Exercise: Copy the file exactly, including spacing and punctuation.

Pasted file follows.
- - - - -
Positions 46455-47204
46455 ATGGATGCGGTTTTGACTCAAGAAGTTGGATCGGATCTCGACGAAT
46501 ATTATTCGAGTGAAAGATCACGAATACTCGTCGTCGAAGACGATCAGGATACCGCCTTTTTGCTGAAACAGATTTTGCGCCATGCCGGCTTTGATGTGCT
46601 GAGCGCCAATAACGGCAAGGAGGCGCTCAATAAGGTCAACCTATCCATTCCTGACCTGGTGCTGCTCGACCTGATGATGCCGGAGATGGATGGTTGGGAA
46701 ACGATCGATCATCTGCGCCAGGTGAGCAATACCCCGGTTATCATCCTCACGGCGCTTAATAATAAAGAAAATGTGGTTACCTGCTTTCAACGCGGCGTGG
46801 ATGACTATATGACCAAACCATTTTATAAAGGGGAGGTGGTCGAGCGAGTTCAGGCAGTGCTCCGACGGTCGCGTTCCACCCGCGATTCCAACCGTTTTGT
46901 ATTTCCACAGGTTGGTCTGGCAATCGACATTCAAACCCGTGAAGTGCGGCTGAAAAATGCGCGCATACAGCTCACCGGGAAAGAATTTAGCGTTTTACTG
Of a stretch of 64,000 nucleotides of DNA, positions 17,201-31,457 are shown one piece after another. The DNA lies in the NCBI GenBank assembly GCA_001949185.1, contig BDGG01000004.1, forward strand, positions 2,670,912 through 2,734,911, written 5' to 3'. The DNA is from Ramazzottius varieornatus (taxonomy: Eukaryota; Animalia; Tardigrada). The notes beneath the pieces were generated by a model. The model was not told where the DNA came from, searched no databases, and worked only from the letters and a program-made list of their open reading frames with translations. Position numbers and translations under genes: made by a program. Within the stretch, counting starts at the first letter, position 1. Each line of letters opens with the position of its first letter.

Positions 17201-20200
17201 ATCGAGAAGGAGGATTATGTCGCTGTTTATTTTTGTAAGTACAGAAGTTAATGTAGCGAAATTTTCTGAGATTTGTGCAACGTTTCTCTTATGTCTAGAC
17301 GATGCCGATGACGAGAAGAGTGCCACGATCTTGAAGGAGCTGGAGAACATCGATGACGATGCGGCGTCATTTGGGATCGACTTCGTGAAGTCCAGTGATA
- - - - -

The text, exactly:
Positions 46455-47204
46455 ATGGATGCGGTTTTGACTCAAGAAGTTGGATCGGATCTCGACGAAT
46501 ATTATTCGAGTGAAAGATCACGAATACTCGTCGTCGAAGACGATCAGGATACCGCCTTTTTGCTGAAACAGATTTTGCGCCATGCCGGCTTTGATGTGCT
46601 GAGCGCCAATAACGGCAAGGAGGCGCTCAATAAGGTCAACCTATCCATTCCTGACCTGGTGCTGCTCGACCTGATGATGCCGGAGATGGATGGTTGGGAA
46701 ACGATCGATCATCTGCGCCAGGTGAGCAATACCCCGGTTATCATCCTCACGGCGCTTAATAATAAAGAAAATGTGGTTACCTGCTTTCAACGCGGCGTGG
46801 ATGACTATATGACCAAACCATTTTATAAAGGGGAGGTGGTCGAGCGAGTTCAGGCAGTGCTCCGACGGTCGCGTTCCACCCGCGATTCCAACCGTTTTGT
46901 ATTTCCACAGGTTGGTCTGGCAATCGACATTCAAACCCGTGAAGTGCGGCTGAAAAATGCGCGCATACAGCTCACCGGGAAAGAATTTAGCGTTTTACTG
Of a stretch of 64,000 nucleotides of DNA, positions 17,201-31,457 are shown one piece after another. The DNA lies in the NCBI GenBank assembly GCA_001949185.1, contig BDGG01000004.1, forward strand, positions 2,670,912 through 2,734,911, written 5' to 3'. The DNA is from Ramazzottius varieornatus (taxonomy: Eukaryota; Animalia; Tardigrada). The notes beneath the pieces were generated by a model. The model was not told where the DNA came from, searched no databases, and worked only from the letters and a program-made list of their open reading frames with translations. Position numbers and translations under genes: made by a program. Within the stretch, counting starts at the first letter, position 1. Each line of letters opens with the position of its first letter.

Positions 17201-20200
17201 ATCGAGAAGGAGGATTATGTCGCTGTTTATTTTTGTAAGTACAGAAGTTAATGTAGCGAAATTTTCTGAGATTTGTGCAACGTTTCTCTTATGTCTAGAC
17301 GATGCCGATGACGAGAAGAGTGCCACGATCTTGAAGGAGCTGGAGAACATCGATGACGATGCGGCGTCATTTGGGATCGACTTCGTGAAGTCCAGTGATA